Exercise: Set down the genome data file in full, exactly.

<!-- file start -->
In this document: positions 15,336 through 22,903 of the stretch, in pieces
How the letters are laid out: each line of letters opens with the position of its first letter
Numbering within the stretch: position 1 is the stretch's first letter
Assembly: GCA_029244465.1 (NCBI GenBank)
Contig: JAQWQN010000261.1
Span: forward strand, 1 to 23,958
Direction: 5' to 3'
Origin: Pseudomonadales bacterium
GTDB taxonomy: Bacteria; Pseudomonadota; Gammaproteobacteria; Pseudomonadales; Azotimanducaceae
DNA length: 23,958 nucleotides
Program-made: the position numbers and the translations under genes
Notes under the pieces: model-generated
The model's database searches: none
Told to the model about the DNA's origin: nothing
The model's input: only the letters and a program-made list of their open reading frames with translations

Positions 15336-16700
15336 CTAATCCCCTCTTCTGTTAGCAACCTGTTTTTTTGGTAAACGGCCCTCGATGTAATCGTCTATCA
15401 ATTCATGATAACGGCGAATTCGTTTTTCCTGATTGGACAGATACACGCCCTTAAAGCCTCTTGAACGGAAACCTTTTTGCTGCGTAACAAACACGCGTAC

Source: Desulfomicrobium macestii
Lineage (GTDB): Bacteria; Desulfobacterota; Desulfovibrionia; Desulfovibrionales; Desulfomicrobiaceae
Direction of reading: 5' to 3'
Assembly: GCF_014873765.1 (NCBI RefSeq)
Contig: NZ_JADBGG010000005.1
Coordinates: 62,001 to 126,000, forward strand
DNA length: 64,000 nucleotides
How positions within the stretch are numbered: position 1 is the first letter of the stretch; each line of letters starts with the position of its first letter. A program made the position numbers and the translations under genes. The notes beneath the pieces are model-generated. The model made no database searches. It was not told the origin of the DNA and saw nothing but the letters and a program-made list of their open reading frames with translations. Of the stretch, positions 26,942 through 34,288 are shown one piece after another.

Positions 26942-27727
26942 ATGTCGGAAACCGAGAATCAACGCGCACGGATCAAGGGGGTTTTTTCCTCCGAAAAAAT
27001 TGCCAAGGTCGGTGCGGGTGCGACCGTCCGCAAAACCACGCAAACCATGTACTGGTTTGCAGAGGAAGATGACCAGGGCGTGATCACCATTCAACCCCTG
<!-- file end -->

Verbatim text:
In this document: positions 15,336 through 22,903 of the stretch, in pieces
How the letters are laid out: each line of letters opens with the position of its first letter
Numbering within the stretch: position 1 is the stretch's first letter
Assembly: GCA_029244465.1 (NCBI GenBank)
Contig: JAQWQN010000261.1
Span: forward strand, 1 to 23,958
Direction: 5' to 3'
Origin: Pseudomonadales bacterium
GTDB taxonomy: Bacteria; Pseudomonadota; Gammaproteobacteria; Pseudomonadales; Azotimanducaceae
DNA length: 23,958 nucleotides
Program-made: the position numbers and the translations under genes
Notes under the pieces: model-generated
The model's database searches: none
Told to the model about the DNA's origin: nothing
The model's input: only the letters and a program-made list of their open reading frames with translations

Positions 15336-16700
15336 CTAATCCCCTCTTCTGTTAGCAACCTGTTTTTTTGGTAAACGGCCCTCGATGTAATCGTCTATCA
15401 ATTCATGATAACGGCGAATTCGTTTTTCCTGATTGGACAGATACACGCCCTTAAAGCCTCTTGAACGGAAACCTTTTTGCTGCGTAACAAACACGCGTAC

Source: Desulfomicrobium macestii
Lineage (GTDB): Bacteria; Desulfobacterota; Desulfovibrionia; Desulfovibrionales; Desulfomicrobiaceae
Direction of reading: 5' to 3'
Assembly: GCF_014873765.1 (NCBI RefSeq)
Contig: NZ_JADBGG010000005.1
Coordinates: 62,001 to 126,000, forward strand
DNA length: 64,000 nucleotides
How positions within the stretch are numbered: position 1 is the first letter of the stretch; each line of letters starts with the position of its first letter. A program made the position numbers and the translations under genes. The notes beneath the pieces are model-generated. The model made no database searches. It was not told the origin of the DNA and saw nothing but the letters and a program-made list of their open reading frames with translations. Of the stretch, positions 26,942 through 34,288 are shown one piece after another.

Positions 26942-27727
26942 ATGTCGGAAACCGAGAATCAACGCGCACGGATCAAGGGGGTTTTTTCCTCCGAAAAAAT
27001 TGCCAAGGTCGGTGCGGGTGCGACCGTCCGCAAAACCACGCAAACCATGTACTGGTTTGCAGAGGAAGATGACCAGGGCGTGATCACCATTCAACCCCTG